by Lisa Cron
Trade Paperback: 288 pages
Publisher: Ten Speed Press
Released: Aug. 9, 2016
Source: Review copy from the publisher through Blogging for Books.
Book Description, Modified from Back Cover:
Story Genius is a foolproof program that saves writers from penning hundreds of pages only to realize that something's not working and they have to start again. Informed by story consultant Lisa Cron's science-based insights into how story structure is built into the architecture of the brain, this guide shows writers how to plumb the nitty-gritty details of their raw idea to organically generate a story scene by scene. Once writers reach the end of Cron's program, they will have both a blueprint that works and plenty of compelling writing suitable for their finished novel--allowing them to write forward with confidence.
Story Genius is a guide on how to create powerful, character-driven stories using the Story Genius writing system. If you expect a lot of brain science, you'll be disappointed. The author only referred to a couple of studies. Instead, she resorted to speculative stuff, saying, "Evolutionarily speaking, our brain is wired..." followed by a story about what advantage we might have gotten from telling stories.
She believes that all powerful stories are ultimately character-driven, so she has you start your story creation with the character rather than a plot. She takes you step-by-step through deciding what the story is about, what your main character desires, and the misbelief that prevents him/her from gaining that desire. From there, you come up with what happens scene by scene to force the character to re-evaluate that misbelief. She described each step, then she had a fiction author--who is coming up with her next story--write that step to demonstrate it.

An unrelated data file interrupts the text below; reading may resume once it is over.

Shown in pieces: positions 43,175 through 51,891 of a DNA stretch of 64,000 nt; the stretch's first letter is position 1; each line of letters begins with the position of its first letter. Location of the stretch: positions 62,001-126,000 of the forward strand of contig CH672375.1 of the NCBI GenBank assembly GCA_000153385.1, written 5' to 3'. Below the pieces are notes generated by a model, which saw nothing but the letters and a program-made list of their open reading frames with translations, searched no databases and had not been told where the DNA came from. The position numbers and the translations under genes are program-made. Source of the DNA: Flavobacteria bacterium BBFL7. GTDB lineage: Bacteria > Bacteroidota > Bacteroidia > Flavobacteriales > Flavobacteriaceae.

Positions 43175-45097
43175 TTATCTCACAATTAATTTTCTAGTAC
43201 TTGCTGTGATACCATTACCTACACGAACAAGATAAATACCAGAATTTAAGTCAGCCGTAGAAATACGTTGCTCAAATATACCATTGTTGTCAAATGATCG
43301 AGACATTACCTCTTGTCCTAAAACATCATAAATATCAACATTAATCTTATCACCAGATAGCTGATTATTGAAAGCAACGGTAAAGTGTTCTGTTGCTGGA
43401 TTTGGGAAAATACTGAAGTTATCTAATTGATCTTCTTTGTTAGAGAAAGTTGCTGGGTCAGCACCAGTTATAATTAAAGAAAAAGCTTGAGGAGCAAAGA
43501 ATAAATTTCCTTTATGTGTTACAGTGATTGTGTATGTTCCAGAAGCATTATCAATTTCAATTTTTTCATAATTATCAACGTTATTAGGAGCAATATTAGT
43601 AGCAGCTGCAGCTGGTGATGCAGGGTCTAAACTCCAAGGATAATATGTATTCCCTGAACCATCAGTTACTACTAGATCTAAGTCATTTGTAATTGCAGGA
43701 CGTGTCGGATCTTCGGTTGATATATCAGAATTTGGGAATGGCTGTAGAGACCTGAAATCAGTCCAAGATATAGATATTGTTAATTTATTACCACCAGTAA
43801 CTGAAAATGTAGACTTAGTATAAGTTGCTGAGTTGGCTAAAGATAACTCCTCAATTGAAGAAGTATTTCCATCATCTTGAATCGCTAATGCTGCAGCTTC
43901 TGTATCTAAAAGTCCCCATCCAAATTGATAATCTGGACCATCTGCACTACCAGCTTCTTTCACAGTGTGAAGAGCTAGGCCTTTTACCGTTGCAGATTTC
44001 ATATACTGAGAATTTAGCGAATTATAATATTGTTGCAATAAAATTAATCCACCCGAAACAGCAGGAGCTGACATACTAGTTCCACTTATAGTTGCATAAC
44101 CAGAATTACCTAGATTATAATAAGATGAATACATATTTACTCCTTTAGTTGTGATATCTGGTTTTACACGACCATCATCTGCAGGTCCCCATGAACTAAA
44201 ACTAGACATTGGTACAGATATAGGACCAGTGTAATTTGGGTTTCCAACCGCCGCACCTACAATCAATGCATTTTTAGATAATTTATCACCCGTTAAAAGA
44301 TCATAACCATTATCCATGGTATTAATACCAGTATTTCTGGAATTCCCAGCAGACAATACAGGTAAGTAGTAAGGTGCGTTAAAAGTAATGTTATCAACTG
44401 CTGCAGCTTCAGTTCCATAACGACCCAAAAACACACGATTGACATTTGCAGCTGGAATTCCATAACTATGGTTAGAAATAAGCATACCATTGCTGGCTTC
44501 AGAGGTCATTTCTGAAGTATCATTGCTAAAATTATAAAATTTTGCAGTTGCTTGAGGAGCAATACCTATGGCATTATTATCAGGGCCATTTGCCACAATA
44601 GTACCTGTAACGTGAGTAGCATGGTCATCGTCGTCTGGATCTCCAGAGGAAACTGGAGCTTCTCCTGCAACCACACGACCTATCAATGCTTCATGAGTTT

This system will prevent your book from wandering around aimlessly, full of filler scenes. Overall, I think a person could successfully follow this Story Genius system. It seems best suited for literary writing. She didn't really show how it might be used in genre fiction, where some genres are expected to contain very specific plot elements (which runs counter to her purely character-driven system). However, she does give some good advice on how to come up with a strong story and this can be used in any case.
If you've read this book, what do you think about it? I'd be honored if you wrote your own opinion of the book in the comments.
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